An SUV with zoom-zoom instead of room-room
What We DroveMazda CX7 – Review:
Nimble, yes. Sporty, not so much. The aging Tribute SUV has trouble meeting the expectations of Mazda’s zoom-zoom brand identity, so the new CX-7 swoops in to feed the need for speed. Turbocharged and tuned for driving on the pavement rather than off, the CX-7 is available in Sport, Touring, and Grand Touring trims with front- or all-wheel drive. Prices start at $24,345 and we tested a Grand Touring AWD with a sticker of $29,585. After a week behind the wheel, including a rocking good time racing up and down mountain roads, it’s clear that the CX-7 possesses the soul of a sports car if not outright athleticism.
The Mazda CX-7 is brand new for 2007, a sleek crossover arriving at a time when consumers are switching from traditional SUVs to these more efficient car-based sport-utes in record numbers. Aimed at people who love to drive (our staff), the CX-7 gets the same turbocharged four-cylinder as the MazdaSpeed 3 and 6, making 244 horsepower in this application and optionally coupled with Mazda’s active torque-split AWD system. Forget about third-row seats; there isn’t one in this SUV. Instead, the CX-7 provides a good-sized cargo area and a flat load floor. Acura sells a similar package called the RDX at a premium price, but also provides premium materials and equipment not found on the Mazda.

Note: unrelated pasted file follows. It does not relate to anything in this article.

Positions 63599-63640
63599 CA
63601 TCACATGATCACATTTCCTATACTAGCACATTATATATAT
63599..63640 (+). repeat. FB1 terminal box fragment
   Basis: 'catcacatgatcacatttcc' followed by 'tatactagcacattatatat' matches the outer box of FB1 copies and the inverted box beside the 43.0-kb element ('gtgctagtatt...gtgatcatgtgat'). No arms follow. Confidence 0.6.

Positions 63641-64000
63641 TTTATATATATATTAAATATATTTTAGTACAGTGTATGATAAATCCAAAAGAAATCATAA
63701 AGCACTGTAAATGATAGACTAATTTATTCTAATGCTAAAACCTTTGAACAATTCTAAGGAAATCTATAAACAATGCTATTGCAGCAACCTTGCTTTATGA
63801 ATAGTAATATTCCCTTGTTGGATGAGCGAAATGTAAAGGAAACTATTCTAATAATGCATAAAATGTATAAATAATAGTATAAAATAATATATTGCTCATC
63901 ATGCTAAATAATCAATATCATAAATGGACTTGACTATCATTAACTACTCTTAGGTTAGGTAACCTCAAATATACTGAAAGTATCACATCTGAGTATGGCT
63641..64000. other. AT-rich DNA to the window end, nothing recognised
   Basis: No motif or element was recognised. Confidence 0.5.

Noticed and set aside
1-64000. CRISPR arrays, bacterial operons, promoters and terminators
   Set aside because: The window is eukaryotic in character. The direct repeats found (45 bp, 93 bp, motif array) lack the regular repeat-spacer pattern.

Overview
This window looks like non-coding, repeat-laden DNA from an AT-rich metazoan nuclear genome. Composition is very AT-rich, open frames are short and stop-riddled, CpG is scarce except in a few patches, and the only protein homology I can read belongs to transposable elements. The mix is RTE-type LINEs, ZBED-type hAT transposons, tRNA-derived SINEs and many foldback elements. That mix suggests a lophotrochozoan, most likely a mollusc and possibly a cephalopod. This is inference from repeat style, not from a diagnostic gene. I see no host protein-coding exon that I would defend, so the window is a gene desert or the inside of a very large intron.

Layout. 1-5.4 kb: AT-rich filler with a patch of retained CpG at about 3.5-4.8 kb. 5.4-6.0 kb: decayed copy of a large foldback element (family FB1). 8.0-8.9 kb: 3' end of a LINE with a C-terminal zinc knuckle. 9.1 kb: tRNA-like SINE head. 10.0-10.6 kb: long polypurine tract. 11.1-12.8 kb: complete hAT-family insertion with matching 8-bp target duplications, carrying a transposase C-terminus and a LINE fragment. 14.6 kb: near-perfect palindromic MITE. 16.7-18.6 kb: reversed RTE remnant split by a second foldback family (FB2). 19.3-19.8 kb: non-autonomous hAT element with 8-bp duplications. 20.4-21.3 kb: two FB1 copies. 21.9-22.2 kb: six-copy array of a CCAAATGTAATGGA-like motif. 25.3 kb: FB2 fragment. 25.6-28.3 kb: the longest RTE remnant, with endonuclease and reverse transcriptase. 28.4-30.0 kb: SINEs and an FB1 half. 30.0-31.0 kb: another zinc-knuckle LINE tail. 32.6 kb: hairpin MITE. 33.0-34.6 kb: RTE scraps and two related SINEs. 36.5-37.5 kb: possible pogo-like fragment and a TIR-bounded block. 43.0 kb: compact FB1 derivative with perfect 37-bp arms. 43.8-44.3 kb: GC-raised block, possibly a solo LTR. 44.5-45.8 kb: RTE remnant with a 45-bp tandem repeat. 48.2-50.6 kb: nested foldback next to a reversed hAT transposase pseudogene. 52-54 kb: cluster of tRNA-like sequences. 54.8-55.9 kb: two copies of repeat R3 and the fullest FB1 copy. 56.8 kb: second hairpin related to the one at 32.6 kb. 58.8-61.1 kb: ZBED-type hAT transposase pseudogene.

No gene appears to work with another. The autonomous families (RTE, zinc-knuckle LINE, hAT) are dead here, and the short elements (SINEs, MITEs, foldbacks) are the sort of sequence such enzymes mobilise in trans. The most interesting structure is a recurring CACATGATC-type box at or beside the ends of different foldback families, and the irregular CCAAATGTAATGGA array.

Mazda’s 2.3L DISI turbo four-cylinder, when paired to this six-speed automatic, displays aggravating turbo lag. Direct injection supposedly cuts this inherent detriment to turbocharged engines, but doesn’t reduce the phenomenon enough in the CX-7’s powertrain. In city driving you’ll get halfway across an intersection before the turbo kicks in and then it’s more aggressive than I’d like. Manually shifting the automatic is made harder by a counterintuitive shift pattern requiring the driver to shift up for a downshift and shift down for an upshift. Once spooled up, this blown motor is entertaining, resulting in our unimpressive gas mileage average of 16.7 mpg.
As with almost every Mazda, handling is where the CX-7 shines. This is a deceptively quick little SUV that can tackle a twisty road with nearly the same verve as some so-called sport sedans. Firmly planted with excellent roll control, equipped with sharp steering that transmits good feedback from the road, and blessed with responsive brakes, the CX-7 hauled ass from sea level to the mountain resort town of Lake Arrowhead, Calif. The turbo engine was unfazed by the mile-high elevation, the P235/60 Goodyear Eagle RS-A tires offered impressive grip, and the transmission’s grade-logic software kept the CX-7 in the right gear.
Thanks to collapsing rear headrests, large side mirrors, relatively thin windshield pillars, and small triangular windows at the base of the A-pillars, it’s easy to see out of the Mazda CX-7. However, the protruding nose and stubby rear end can be tough to gauge. When parallel parking, I often found myself too close to the car in front of me and half a car length away from the car behind me.
Fun to Drive
Mazda’s CX-7 is an entertaining vehicle that combines performance, comfort and functionality like few SUVs at any price. The turbo lag is a bummer, and ultimate cornering limits are lower than a sport sedan or wagon, but the CX-7 is still plenty of fun to drive.